Liability to Tax and Treaty Benefits

By Wheater, Jennifer | Business Law International, January 2014 | Go to article overview

Liability to Tax and Treaty Benefits


Wheater, Jennifer, Business Law International


Background

Eligibility for relief under a double taxation treaty depends upon a person (be they individual or entity) being a resident of one or other of the contracting states. This is a logical requirement - such treaties are entered into by the governments of the states involved for the benefit of their residents. However, the exact definition of resident can be subject to interpretation and is generally dependent upon the concept of liability to tax. The definition of resident under Article 4 of the Organisation for Economic Co-operation and Development (OECD) Model Tax Convention reads as follows:

'For the purposes of this Convention, the term "resident of a Contracting State" means any person who, under the laws of that State, is liable to tax therein by reason of his domicile, residence, place of management or any other criterion of a similar nature, and also includes that State and any political subdivision or local authority thereof. This term, however, does not include any person who is liable to tax in that State in respect only of income from sources in that State or capital situated therein.'

The OECD article is commonly adopted in treaties and the related commentary discusses this definition in some detail.

As far as individuals are concerned, the commentary is relatively specific and assumes universal application. It states that the aim behind the article is to provide that individuals will be regarded as resident if the relevant domestic law provides for them to be subject to 'comprehensive taxation (full liability to tax) ' in that state. The article itself supports this by making it clear that, under the OECD definition of resident, individuals subject to tax only on items sourced within a state are not regarded as resident for treaty purposes. Examples of such individuals would include those resident but not domiciled in the UK and using the remittance basis of tax. The remittance basis means that these individuals are liable to tax on income and gains from 'overseas' sources, only to the extent that such income and gains are remitted to the UK. The OECD definition of residence would not accommodate such a person although, presumably, they would seek to retain income and profits from the other contracting state outside the UK and thus would not seek to rely on the treaty anyway. This notwithstanding, the OECD suggests that, in the case of individuals, full liability to tax is expected worldwide for treaty benefits to be available.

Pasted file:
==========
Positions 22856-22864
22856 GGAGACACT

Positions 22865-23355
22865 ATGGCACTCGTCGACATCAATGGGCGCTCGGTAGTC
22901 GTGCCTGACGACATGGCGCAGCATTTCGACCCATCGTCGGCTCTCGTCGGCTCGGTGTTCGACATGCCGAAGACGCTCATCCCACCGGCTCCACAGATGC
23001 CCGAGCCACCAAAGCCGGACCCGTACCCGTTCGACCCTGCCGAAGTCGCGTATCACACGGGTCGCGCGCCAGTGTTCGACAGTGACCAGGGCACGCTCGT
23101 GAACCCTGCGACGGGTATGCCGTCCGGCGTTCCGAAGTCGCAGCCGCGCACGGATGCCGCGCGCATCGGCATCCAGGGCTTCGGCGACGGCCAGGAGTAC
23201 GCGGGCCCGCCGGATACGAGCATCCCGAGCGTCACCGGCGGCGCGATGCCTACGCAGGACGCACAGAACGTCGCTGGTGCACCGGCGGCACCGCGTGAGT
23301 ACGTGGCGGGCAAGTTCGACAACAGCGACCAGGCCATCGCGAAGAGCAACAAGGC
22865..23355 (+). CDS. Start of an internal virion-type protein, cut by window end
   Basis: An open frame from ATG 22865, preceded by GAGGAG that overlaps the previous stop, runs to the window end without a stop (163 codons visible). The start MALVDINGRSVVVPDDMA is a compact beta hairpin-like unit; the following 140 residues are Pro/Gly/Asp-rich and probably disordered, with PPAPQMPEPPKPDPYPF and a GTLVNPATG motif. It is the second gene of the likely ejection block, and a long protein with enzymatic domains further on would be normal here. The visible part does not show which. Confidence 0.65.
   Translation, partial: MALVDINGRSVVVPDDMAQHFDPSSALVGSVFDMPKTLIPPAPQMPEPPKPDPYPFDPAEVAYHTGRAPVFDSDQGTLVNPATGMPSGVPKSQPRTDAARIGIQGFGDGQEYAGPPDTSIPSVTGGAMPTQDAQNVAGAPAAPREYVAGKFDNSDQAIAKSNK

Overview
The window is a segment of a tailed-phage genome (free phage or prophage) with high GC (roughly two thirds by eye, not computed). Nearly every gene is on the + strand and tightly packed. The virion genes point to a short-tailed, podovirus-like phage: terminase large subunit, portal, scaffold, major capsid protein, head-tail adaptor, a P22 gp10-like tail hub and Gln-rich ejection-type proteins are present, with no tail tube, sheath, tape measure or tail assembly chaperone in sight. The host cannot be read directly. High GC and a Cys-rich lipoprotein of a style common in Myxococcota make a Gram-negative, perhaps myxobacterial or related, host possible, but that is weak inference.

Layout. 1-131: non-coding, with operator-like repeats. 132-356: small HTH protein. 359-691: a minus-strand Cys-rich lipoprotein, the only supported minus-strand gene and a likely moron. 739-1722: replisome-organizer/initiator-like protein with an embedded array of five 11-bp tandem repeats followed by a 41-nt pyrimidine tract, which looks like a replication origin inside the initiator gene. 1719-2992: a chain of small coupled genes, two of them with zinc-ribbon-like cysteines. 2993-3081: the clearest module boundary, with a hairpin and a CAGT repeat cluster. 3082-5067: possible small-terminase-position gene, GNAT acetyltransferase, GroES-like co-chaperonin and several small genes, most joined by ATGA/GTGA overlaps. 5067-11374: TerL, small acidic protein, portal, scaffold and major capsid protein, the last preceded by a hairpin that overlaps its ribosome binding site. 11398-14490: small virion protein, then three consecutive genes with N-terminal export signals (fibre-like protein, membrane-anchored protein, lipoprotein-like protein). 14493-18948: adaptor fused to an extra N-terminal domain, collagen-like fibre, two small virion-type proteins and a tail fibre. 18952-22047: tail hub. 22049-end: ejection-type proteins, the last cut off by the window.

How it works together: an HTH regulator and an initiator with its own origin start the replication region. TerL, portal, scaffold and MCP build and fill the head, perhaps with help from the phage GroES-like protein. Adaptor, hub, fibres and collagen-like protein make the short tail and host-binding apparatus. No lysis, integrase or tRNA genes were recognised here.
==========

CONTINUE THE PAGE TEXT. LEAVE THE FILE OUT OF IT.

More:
The remit of the term 'liability to tax' is certainly much more easily understood in the context of an individual. In most countries, individuals are subject to comprehensive tax on their income and gains. There are no instances of individuals with particular, inalienable characteristics being eligible for special tax exemptions. Obviously, individuals may not reach a threshold of income that obliges them to pay tax - thus, while being fully liable to tax, they pay none. Equally, some jurisdictions may provide tax reliefs, for example, for families with children or married couples that are not of universal application. However, the essential feature is that all individuals are generally subject to the same tax laws and such laws are applied in accordance with their circumstances.

Beyond individuals, the matter becomes more complex. This complexity arises from the fact that jurisdictions interpret the term 'liable to tax' differently within their domestic framework. The OECD commentary recognises this. It acknowledges that while many jurisdictions treat entities that may be exempted from certain taxes as being 'liable to tax', others do not.

How liable?

In certain cases, the entity position is clear and a review of these cases can help emphasise the lack of clarity in other instances.

If an entity has no tax exposure in itself as distinct from its owners, then it is relatively easy to acknowledge that it is not liable to tax. A clear example of this arises with partnerships. …

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